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Int J Plant Sci. 2001 Mar;162(2):249-55.

Evidence of root zone hypoxia in Brassica rapa L. grown in microgravity.

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  • 1Department of Plant Pathology and Crop Physiology, Louisiana State University, Baton Rouge, LA 70803, USA.
  • 2U MA, Amherst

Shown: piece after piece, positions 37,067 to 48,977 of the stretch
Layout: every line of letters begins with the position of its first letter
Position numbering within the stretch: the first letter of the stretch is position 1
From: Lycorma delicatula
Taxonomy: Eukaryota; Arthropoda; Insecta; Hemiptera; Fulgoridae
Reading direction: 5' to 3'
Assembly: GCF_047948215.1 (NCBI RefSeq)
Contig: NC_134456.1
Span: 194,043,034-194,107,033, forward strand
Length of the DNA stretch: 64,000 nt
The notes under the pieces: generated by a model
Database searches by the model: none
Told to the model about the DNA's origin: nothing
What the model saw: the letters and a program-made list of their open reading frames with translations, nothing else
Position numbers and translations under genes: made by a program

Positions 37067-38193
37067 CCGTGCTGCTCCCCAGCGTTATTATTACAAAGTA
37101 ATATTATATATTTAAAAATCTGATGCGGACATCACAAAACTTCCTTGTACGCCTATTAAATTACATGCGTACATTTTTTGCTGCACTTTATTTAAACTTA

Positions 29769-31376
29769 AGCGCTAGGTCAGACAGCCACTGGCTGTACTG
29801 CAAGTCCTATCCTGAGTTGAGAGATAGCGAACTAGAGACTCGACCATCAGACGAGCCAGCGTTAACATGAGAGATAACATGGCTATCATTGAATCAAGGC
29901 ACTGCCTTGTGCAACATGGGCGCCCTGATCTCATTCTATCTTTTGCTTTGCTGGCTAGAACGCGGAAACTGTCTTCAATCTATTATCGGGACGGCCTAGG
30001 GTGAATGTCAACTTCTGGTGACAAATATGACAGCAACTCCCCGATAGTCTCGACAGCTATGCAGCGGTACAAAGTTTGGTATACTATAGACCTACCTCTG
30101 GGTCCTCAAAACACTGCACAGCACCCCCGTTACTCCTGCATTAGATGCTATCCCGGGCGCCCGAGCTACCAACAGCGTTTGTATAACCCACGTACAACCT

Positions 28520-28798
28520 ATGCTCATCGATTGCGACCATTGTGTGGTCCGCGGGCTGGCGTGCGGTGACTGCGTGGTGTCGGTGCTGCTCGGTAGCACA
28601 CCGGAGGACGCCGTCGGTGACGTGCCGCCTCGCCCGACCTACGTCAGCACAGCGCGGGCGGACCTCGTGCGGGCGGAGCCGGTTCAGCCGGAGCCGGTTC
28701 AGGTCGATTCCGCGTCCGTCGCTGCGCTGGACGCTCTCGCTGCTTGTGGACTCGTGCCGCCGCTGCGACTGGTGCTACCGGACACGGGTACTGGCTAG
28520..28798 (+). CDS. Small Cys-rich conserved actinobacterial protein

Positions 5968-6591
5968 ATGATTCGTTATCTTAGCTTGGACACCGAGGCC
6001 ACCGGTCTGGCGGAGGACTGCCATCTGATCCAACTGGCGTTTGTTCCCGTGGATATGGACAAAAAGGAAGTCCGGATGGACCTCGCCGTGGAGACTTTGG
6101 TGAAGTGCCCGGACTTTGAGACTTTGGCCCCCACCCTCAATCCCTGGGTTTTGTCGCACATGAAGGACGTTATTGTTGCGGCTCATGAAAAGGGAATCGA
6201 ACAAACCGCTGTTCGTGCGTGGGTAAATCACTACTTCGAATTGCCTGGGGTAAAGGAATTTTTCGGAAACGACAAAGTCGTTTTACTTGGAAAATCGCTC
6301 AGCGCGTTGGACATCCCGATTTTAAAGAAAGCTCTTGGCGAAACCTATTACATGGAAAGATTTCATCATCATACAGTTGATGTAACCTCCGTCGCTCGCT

A series of experiments was conducted aboard the U.S. space shuttle and the Mir space station to evaluate microgravity-induced root zone hypoxia in rapid-cycling Brassica (Brassica rapa L.), using both root and foliar indicators of low-oxygen stress to the root zone. Root systems from two groups of plants 15 and 30 d after planting, grown in a phenolic foam nutrient delivery system on the shuttle (STS-87), were harvested and fixed for microscopy or frozen for enzyme assays immediately postflight or following a ground-based control. Activities of fermentative enzymes were measured as indicators of root zone hypoxia and metabolism. Following 16 d of microgravity, ADH (alcohol dehydrogenase) activity was increased in the spaceflight roots 47% and 475% in the 15-d-old and 30-d-old plants, respectively, relative to the ground control. Cytochemical localization showed ADH activity in only the root tips of the space-grown plants. Shoots from plants that were grown from seed in flight in a particulate medium on the Mir station were harvested at 13 d after planting and quick-frozen and stored in flight in a gaseous nitrogen freezer or chemically fixed in flight for subsequent microscopy. When compared to material from a high-fidelity ground control, concentrations of shoot sucrose and total soluble carbohydrate were significantly greater in the spaceflight treatment according to enzymatic carbohydrate analysis. Stereological analysis of micrographs of sections from leaf and cotyledon tissue fixed in flight and compared with ground controls indicated no changes in the volume of protoplast, cell wall, and intercellular space in parenchyma cells. Within the protoplasm, the volume occupied by starch was threefold higher in the spaceflight than in the ground control, with a concomitant decrease in vacuolar volume in the spaceflight treatment. Both induction of fermentative enzyme activity in roots and accumulation of carbohydrates in foliage have been repeatedly shown to occur in response to root zone oxygen deprivation. These results indicate that root zone hypoxia is a persistent challenge in spaceflight plant growth experiments and may be caused by microgravity-induced changes in fluid and gas distribution.

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